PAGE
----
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Shogunate Japan: Religion

Religion in Shogunate Japan

Religion has always been an important aspect of Japanese culture & life. Over time, it has helped to shape the social & political structures within it. Shinto and Buddhism are Japan's two major religions. Shinto is as old as the Japanese culture, while Buddhism was imported from the mainland in the 6th century. Since then, the two religions have been co-existing relatively harmoniously and have even complemented each other to a certain degree. 

Creation myth: Origin of Japan

Japan's oldest religion, dating back to prehistoric times, is Shinto. Shinto means 'the way of the gods'. It is based on the worship of nature and the gods, and on myths that were passed on verbally. Once a writing system had come to Japan from China, the myths were recorded.

The Three Teachings: Taoism, Buddhism, Confucianism

Buddhism in Japan

The Bhavachakra, the 'Wheel of Life' or 'Wheel of Becoming', is a mandala - a complex picture representing the Buddhist view of the universe. To Buddhists, existence is a cycle of life, death, rebirth and suffering that they seek to escape altogether. 
The Wheel is divided into five or six realms, or states, into which a soul can be reborn. It is held by a demon. Around the rim are depicted the twelve stages of dependent origination. This gallery will explain the parts of the diagram. 

Christianity in Japan

Shintoism

The Shinto religion originally had no buildings as places of worship. People worshipped things in nature that were sacred to them. These places were marked by straw ropes that were hung with strips of paper. Shinto shrines, made of wood, exist today in almost every city, town, village or suburb. These shrines often have only one room inside, and a peaceful garden.

The Shinto religion does not worship statues that represent gods, so these are not found in the shrines. People may visit a shrine to celebrate the eve of a new year, or to ask for help during a difficult time. They make offerings as part of the process of worship. Offerings include coins, sometimes food or drink, and occasionally a dance or a sumo contest. A part of the Shinto religion includes the worship of ancestors and national heroes who have become gods. Cleanliness is an important part of the Shinto religion, and when a person approaches a Shinto shrine he or she must participate in rituals such as washing the mouth and hands.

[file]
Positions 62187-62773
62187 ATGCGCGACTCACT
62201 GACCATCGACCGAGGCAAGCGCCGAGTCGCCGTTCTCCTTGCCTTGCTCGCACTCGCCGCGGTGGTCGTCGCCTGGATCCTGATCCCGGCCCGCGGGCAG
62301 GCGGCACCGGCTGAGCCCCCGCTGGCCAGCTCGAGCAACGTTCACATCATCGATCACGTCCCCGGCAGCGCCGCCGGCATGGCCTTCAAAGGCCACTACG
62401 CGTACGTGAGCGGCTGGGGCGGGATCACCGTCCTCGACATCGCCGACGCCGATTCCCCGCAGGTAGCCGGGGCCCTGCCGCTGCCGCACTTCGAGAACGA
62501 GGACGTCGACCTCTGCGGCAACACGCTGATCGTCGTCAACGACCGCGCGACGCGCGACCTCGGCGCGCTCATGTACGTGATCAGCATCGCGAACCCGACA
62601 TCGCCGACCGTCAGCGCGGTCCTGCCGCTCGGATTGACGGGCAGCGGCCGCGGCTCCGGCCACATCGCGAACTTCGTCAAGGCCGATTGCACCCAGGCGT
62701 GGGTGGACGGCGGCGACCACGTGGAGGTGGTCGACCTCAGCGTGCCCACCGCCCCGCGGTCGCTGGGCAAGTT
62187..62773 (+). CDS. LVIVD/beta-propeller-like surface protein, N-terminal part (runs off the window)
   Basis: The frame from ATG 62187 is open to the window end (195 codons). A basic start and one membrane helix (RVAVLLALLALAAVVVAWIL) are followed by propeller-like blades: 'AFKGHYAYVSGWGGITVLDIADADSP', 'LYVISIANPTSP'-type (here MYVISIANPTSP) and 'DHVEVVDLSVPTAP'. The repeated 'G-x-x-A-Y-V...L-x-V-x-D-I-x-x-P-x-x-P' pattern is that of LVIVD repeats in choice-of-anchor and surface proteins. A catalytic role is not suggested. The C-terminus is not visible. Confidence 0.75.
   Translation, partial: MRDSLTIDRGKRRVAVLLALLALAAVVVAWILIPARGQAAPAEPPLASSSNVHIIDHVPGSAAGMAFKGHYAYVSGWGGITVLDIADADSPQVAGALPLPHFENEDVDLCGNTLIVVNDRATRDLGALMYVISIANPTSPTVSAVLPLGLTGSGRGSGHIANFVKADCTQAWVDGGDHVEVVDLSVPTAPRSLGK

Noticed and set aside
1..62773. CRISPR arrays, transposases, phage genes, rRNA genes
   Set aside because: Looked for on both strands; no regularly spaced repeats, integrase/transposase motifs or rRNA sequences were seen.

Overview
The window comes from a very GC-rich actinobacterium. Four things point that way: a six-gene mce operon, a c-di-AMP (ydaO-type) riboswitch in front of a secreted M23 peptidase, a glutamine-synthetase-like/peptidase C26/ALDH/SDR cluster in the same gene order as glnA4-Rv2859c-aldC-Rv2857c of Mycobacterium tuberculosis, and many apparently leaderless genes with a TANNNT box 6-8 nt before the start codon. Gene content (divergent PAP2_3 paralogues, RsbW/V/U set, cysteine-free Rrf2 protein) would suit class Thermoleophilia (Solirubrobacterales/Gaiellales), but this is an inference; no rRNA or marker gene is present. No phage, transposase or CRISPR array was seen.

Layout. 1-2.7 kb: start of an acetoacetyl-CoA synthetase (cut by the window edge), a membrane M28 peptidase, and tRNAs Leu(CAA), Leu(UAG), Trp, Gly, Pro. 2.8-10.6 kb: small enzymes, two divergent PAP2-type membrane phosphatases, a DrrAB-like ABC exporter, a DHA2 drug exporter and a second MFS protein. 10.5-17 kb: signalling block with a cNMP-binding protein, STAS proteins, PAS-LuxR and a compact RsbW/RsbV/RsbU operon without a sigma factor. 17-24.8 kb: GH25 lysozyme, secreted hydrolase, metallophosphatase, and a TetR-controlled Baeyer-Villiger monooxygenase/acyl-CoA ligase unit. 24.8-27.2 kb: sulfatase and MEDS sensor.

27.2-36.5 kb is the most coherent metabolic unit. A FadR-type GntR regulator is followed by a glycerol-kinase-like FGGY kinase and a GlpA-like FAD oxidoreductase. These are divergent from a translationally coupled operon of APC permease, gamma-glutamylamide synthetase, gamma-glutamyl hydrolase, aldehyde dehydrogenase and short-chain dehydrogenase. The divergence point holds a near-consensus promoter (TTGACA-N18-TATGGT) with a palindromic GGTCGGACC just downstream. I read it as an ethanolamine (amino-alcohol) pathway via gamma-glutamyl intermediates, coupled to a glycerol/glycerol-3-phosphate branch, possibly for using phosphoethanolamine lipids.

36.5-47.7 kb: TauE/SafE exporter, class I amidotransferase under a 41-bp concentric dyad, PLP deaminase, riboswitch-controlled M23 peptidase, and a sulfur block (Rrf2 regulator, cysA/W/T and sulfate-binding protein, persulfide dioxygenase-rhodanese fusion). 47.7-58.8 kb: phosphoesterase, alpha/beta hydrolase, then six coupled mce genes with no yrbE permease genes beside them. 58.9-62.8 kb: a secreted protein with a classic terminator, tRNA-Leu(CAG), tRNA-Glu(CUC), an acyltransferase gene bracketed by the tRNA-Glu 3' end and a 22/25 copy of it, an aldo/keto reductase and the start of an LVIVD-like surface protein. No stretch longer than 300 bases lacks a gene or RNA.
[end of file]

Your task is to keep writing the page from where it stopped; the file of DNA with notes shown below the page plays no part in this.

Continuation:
The holiest Shinto shrine in Japan is the Ise shrine, in Nara. This shrine is sacred to the Shinto sun goddess, Amaterasu, and was built approximately 1300 years ago. In 670 AD it was rebuilt after a fire. This shrine has been demolished and rebuilt every 20 years. Two sacred treasures, a jewel and a mirror, are thought to be kept there. The sun goddess is believed to have given these objects to the mythical Japanese emperor, Jimmu. The Buddhist temple Horyuji, the oldest building in Japan, is also found in Nara.

Holy books of Shinto

The holy books of Shinto are the Kojiki or 'Records of Ancient Matters' (712 CE) and the Nihon-gi or 'Chronicles of Japan' (720 CE). These books are compilations of ancient myths and traditional teachings that had previously been passed down orally.

The holy books are not exclusively Shinto though - the dates are very significant, since by the 8th century, when they were compiled, Japanese religious life had received considerable input from Buddhism and Confucianism, both of which coloured the contents of these books.

Some of the myths have a very clear political purpose. In a wide sense, they are intended to establish the primacy of Japan and the Japanese over all other countries and peoples and in a narrow sense, to give divine authority to the ruling classes of Japan, and to some extent to establish the political supremacy of the Yamato clan over the Izumo clan.

The myths teach a number of truths:

  • Japan and its people are chosen and special to the gods (kami)
  • the kami have many qualities in common with human beings
  • the kami are very different from God in the Western sense
  • the kami have a duty to look after humanity
  • humanity should look after the kami
  • purity and purification are important if humanity is to thrive
  • purification is a creative as well as a cleansing act
  • death is the ultimate impurity

From Shinto holy books, "Religion", BBC, <http://www.bbc.co.uk/religion/religions/shinto/texts/books.shtml > 

Rebuilding a Shinto shrine

Confucianism in Japan

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